Law \ Legal

Risk Rules Reviewed — Entertainment “Conflict” Update (aka MSG Tickets Master Matter), “Snitch” Standard Spotlighted

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Remember this story about the lawyers being barred from attending entertainment events at Madison Square Garden and other venues due to some claim about professional rules? Here’s an update via Brian Faughnan: “Dot. Dot.Dash (3 updates)” —

  • “…there has now been a ruling in that MSG case where the lawyers for MSG were badly misusing RPC 4.2 to justify barring certain attorneys from attending events at Madison Square Garden in New York City. The good news from a lawyer ethics standpoint is that the Court at least implicitly appears to grasp the flawed nature of the RPC 4.2 argument:
    • ‘The Court also believes that the balance of the equities continues to favor plaintiffs for the reasons previously indicated by this Court, that there appears to be no rational basis for the policy instituted by the defendants except to dissuade attorneys from bringing suit against them. The concern that the defendants could be prejudiced by allowing attorneys who are representing those who have brought action against the defendant to attend events with thousands of other people is unavailing to this Court.’
  • “The bad news for the lawyer plaintiffs is that they still didn’t quite manage a win as the only thing they get to attend are concerts not sporting events. The bad news for legal ethics is that the MSG lawyers apparently still do not get it.”
  • “According to this ABA Journal online article [“Lawyer can see Billy Joel but not Knicks at Madison Square Garden as result of judge’s ruling“], they are continuing to send letters to lawyers representing people in lawsuits against MSG that continues to assert a ban on lawyers as long as they are engaged in active litigation. The letters, however, at least do not appear to try to argue that the action is justified by New York’s 4.2.”

[If I were a lawyer caught in this web, and the resolution of a matter had some bearing on the ability to attend this Taylor Swift concert series I hear is quite popular, I confess I’d probably be receiving domestic pressure to settle. Thankfully, none of that applies. Though if anyone has a line on Bay Area tickets…#itsmehi]

[I’m the sort that also might be curious that if the grounds for this maneuver stood — revoking a license as the ticket providers put it — would mean that technology vendors involved in legal matters might be able to turn off licenses and access provided to adverse lawyers — since those lawyers might file a support ticket, for example, leading to “prohibited contact”… There goes your phone, word processor, and email server… Just thinking aloud…]

Tom Girardi Scandal Prompts State Bar to Reconsider Misconduct ‘Snitch Rule’ for Lawyers” —

  • “A state bar leader said Thursday that he wants the agency to revisit a potential rule that would require state-licensed attorneys to report colleagues who have committed professional misconduct.”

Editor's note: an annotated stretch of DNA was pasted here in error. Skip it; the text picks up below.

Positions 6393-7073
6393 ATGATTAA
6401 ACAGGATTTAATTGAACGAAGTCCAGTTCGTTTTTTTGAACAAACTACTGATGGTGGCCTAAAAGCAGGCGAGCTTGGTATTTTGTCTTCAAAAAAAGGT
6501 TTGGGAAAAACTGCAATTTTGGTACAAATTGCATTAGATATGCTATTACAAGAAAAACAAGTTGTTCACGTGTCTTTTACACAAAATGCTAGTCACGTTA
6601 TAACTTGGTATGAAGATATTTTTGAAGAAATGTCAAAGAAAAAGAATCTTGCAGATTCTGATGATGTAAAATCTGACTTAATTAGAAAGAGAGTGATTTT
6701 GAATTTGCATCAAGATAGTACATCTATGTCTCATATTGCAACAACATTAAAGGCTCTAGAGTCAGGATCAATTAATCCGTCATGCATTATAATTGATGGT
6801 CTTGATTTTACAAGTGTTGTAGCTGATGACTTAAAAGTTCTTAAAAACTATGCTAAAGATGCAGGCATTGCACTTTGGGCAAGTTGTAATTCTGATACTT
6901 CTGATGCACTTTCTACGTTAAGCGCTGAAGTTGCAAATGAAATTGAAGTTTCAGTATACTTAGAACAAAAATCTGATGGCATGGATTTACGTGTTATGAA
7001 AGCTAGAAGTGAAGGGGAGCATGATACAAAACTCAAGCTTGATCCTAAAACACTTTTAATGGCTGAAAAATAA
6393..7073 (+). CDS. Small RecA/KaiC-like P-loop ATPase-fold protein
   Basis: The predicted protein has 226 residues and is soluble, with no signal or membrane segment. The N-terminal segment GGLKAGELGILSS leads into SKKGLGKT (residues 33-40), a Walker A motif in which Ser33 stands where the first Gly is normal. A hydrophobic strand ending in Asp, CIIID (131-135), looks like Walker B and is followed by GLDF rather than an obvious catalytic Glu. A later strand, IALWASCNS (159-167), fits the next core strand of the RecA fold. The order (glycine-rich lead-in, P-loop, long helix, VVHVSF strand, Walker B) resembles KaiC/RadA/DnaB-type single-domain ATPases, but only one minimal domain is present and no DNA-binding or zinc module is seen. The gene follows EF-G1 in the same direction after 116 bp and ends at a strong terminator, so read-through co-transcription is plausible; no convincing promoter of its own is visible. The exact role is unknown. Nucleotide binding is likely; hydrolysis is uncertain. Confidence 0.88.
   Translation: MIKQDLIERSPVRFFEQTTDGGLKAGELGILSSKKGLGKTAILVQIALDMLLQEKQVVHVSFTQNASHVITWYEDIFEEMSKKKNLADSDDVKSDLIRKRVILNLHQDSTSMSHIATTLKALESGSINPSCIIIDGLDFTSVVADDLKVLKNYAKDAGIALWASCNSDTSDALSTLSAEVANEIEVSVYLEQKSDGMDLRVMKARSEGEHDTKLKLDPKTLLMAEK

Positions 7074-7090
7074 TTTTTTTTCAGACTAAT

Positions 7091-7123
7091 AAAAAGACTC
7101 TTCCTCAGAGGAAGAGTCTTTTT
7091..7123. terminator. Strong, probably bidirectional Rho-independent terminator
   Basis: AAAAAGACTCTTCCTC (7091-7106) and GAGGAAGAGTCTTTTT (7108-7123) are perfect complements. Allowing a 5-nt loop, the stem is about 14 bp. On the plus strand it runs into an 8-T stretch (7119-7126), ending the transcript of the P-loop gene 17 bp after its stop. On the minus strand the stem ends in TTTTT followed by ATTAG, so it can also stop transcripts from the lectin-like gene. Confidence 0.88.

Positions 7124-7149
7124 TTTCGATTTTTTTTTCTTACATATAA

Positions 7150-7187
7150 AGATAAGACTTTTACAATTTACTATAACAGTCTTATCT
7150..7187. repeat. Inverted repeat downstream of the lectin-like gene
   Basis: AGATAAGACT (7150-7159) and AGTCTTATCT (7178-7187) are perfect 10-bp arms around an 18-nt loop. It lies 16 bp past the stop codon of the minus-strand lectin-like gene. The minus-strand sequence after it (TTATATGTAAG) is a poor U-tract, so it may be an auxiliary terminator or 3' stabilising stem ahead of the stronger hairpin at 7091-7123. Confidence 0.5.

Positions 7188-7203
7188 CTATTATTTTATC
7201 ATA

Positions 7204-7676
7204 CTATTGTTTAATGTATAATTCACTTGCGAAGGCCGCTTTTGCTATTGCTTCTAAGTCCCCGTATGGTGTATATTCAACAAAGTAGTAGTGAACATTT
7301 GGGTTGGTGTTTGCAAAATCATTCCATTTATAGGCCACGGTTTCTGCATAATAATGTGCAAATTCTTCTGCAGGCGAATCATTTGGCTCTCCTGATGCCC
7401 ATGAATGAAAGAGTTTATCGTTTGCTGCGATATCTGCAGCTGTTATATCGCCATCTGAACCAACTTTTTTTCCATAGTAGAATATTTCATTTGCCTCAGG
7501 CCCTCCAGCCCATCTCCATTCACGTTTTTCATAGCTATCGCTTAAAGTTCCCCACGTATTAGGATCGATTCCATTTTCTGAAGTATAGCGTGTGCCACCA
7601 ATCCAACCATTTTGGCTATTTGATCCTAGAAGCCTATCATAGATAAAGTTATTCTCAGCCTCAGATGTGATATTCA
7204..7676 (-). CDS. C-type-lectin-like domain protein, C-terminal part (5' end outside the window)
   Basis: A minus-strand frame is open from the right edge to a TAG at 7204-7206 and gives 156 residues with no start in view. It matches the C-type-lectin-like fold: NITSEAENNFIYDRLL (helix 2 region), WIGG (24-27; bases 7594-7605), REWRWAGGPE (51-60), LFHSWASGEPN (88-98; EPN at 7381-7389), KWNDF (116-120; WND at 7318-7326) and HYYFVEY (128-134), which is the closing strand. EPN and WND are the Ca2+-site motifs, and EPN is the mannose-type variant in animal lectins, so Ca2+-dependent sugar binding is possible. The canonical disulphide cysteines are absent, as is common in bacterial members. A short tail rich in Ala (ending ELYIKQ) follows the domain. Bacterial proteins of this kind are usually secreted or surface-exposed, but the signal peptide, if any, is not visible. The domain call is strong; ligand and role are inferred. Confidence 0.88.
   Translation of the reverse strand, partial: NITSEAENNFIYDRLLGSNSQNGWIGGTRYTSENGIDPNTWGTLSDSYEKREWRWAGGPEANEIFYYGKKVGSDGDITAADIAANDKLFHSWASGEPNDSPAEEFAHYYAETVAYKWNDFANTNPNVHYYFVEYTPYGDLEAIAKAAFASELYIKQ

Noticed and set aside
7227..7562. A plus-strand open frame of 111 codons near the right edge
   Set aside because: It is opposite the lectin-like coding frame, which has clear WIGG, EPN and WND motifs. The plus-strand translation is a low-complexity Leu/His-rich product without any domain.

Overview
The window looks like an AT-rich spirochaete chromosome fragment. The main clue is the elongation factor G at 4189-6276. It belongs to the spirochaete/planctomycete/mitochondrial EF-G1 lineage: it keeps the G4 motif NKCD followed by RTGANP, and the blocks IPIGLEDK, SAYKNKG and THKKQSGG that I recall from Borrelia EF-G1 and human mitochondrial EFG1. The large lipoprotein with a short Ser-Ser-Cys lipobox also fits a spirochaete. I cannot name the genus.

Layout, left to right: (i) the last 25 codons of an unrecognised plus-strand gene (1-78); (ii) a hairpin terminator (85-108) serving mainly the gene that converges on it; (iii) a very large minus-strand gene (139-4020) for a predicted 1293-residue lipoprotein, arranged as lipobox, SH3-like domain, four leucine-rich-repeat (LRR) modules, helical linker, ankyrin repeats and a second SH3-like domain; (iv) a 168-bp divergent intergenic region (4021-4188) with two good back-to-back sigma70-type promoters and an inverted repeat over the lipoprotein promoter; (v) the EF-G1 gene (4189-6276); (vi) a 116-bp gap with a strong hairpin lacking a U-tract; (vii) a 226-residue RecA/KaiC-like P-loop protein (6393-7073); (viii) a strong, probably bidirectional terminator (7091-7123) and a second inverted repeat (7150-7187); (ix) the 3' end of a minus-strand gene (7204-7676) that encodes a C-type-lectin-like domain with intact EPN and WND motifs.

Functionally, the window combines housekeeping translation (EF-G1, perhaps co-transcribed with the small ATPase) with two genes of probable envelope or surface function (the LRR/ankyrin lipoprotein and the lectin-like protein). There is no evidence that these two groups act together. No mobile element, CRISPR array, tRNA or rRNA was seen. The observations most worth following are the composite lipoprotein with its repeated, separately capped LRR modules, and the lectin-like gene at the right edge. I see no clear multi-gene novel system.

• “Ruben Duran, chair of the State Bar of California’s board of trustees, said in brief comments at the board’s regularly scheduled online meeting that ‘it’s time to reconsider’ the issue of a so-called snitch rule in light of the recent prosecution and disbarment of trial lawyer Tom Girardi. Duran referred the matter to the bar’s Committee on Professional Responsibility and Conduct, which, among other things, drafts ethics opinions and advises the board on related issues.”
  • “Duran made no specific requests but mentioned the American Bar Association’s Model Rule 8.3, which requires a lawyer who ‘knows’ a fellow lawyer or judge has violated professional rules to notify the appropriate authorities.”
  • “California lawyers have balked at adopting such a mandate for years, most recently during an overhaul of the Rules of Professional Conduct in 2017. A memo written by a rules drafting team at the time expressed concerns that mandated reporting would force lawyers to breach confidentiality requirements or possibly create a loyalty conflict with current and past clients.”
  • “Attorney Carol Langford, who was a member of the rules revision committee, said she and her colleagues dug into issues surrounding a possible mandatory reporting requirement, including whether the perceived misconduct should have to rise to the level of a felony. In the end, she said, members were concerned about the rule’s enforceability, particularly a showing that a lawyer ‘knows’ misconduct was committed.”
  • “‘Sometimes you have rules because you want to let people know you don’t like that type of conduct,’ Langford said. ‘But they’re hard to enforce.’”
  • “George Cardona, the bar’s chief trial counsel, told the Los Angeles Times last month that he thought adoption of a mandatory reporting rule might help restore public confidence in the state bar.”

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